Most of the essays in this volume are by Japanese scholars; their inclusion here provides either an introduction to their work or the opportunity to explore their scholarship further. Because women are often invisible in historical documentation, the authors use a range of sources (such as diaries, letters, and legal documents) to reconstruct the familial, neighborhood, religious, political, work, and travel networks that women maintained, constructed, or found themselves in, sometimes against their will. In so doing, most but not all of the authors try to decenter historical narratives built on men’s activities and men’s occupational and status-based networks, and instead recover women’s activities in more localized groupings and personal associations.
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About the Author
MIYAZAKI Fumiko is Professor Emerita at Keisen University (Tokyo).
SUGANO Noriko was Professor at Teikyo University (Tokyo).
Anne WALTHALL is Professor Emerita at the University of California, Irvine.
Table of ContentsContents Editorial Note Introduction Part 1: Women’s Networks Forged through Their Families 1. Women’s Roles in Men’s Narratives of Samurai Life | Luke S. Roberts 2. Rai Shizu’s Multiple Networks | Bettina Gramlich-Oka 3. The Creation of Female Networks in Exile: Hirata Atsutane and Orise’s Banishment to Akita | Anne Walthall 4. Upholding the Household: Bakin’s Daughter-in-Law and Her Diary | Itasaka Noriko, Translated by Yamamoto Yoshitaka 5. Building Networks on the Fly: The Travails of Travel for Domain Lords’ Women | Shiba Keiko, Translated by Anne Walthall Part 2: Women’s Networks Apart from Family 6. Networks of Believers in a New Religion: Female Devotees of Fujidō | Miyazaki Fumiko 7. Early Meiji Working Women: Female Workers’ Networks in Records of the Tomioka Silk Mill | Sugano Noriko, Translated by Yamamoto Yoshitaka 8. From Concubine to Activist and “Anonymous Founder”: The Role of Networks in Sumiya Koume’s Life | Marnie S. Anderson Part 3: Women’s Roles in Men’s Networks 9. Expanding and Multilayering Networks in Nineteenth-Century Japan: The Case of the Shin-Yoshiwara Red-Light District | Yokoyama Yuriko, Translated by Jeffrey Knott 10. Female Networks and Social Stratification in Meiji Japan: From the Perspective of Fukuzawa Yukichi | Nishizawa Naoko, Translated by Jeffrey Knott Contributors Index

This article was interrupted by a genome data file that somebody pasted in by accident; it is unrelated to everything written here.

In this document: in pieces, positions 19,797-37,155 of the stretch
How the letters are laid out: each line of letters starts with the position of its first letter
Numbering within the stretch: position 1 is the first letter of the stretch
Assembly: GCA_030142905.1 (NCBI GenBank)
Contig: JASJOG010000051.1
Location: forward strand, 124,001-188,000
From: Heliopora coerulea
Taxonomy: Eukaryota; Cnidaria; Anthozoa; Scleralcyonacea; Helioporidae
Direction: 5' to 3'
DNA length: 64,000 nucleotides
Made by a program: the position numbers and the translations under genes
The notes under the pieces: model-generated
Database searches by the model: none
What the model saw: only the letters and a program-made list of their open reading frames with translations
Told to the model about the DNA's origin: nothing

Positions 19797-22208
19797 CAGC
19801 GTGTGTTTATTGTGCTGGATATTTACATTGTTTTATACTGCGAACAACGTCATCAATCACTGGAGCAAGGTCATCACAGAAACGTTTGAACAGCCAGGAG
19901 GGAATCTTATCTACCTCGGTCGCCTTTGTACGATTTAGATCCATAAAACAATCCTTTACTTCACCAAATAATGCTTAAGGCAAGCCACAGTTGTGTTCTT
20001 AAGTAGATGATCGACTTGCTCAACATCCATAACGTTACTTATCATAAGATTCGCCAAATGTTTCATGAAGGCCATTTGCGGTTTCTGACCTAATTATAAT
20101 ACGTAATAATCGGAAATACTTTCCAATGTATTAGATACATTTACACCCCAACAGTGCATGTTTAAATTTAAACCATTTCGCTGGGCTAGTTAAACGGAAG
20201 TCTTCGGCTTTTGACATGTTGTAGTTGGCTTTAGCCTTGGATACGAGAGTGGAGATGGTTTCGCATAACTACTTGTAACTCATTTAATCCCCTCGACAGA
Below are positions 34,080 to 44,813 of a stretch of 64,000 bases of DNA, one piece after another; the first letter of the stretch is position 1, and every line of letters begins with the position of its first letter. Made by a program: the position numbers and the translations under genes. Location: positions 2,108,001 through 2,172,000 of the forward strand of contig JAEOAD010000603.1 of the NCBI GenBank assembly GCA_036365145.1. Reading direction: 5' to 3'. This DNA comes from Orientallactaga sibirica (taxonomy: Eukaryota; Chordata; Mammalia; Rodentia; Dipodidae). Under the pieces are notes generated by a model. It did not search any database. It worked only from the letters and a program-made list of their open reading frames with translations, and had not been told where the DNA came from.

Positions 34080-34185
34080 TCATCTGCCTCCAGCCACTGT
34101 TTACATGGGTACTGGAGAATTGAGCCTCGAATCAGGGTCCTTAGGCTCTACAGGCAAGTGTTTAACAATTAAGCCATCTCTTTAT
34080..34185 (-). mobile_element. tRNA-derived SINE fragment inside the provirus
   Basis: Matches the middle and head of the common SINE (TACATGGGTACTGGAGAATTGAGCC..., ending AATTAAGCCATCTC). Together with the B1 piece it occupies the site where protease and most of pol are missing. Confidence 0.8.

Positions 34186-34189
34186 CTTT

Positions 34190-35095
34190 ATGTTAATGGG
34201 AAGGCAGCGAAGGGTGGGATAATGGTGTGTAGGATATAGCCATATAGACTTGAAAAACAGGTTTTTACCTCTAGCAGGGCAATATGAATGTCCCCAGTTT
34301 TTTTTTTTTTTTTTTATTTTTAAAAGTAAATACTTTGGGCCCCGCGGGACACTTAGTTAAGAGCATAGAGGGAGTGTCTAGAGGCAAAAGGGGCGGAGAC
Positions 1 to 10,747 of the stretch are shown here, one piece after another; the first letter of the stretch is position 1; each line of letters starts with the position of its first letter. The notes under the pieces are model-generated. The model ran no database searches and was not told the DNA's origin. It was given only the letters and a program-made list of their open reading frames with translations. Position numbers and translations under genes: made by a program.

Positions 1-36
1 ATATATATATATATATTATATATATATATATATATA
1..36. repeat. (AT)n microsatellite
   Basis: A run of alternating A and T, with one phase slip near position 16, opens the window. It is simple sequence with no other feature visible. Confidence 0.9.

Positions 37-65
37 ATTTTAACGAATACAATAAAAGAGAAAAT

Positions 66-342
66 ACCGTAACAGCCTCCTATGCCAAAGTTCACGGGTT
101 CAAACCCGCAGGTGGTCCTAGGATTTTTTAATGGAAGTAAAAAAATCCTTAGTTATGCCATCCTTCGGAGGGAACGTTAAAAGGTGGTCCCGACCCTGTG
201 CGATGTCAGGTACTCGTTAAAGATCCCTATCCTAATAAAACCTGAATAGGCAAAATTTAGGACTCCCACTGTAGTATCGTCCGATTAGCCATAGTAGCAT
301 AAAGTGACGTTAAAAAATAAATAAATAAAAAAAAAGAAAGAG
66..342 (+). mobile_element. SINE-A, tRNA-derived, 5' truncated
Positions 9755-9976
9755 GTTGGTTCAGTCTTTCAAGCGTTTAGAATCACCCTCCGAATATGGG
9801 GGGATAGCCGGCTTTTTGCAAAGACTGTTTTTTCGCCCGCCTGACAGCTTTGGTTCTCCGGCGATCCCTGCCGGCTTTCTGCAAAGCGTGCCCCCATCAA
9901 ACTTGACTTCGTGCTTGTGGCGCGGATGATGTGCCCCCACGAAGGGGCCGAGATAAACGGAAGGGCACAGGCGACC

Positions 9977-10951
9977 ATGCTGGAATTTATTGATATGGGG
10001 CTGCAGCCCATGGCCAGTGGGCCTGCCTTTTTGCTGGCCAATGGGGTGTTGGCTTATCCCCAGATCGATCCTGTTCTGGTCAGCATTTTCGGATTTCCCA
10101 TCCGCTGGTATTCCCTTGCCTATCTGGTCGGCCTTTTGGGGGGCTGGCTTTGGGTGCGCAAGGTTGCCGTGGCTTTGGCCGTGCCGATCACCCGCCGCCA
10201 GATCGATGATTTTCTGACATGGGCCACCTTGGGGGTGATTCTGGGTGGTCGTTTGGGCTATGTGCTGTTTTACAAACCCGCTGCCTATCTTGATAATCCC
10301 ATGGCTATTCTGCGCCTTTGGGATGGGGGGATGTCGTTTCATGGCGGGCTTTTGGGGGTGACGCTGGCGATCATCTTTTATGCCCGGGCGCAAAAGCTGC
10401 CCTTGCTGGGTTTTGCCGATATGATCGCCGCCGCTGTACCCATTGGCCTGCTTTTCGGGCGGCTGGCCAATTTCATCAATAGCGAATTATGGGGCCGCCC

What People are Saying About This
“Women and Networks in Nineteenth-Century Japan is an eye-opening, erudite, and engaging collection of archivally based stories. The webs of relationships the authors reconstruct, even when women themselves have been silent or left few traces, suggest that history should attend to such networks and webs as much as it does to states. Women and their networks were key to sustaining and shaping humanity, this book makes us believe, not just in Japan but across the globe.” Bonnie G. Smith, Rutgers University
“This book gives Anglophone readers new access to the richness and range of work by pioneering Japanese historians of women. Its diverse but related chapters offer valuable new insight into the connections that women forged among themselvesand with menacross the land in many realms: religion, work, and political life.” Andrew Gordon, Harvard University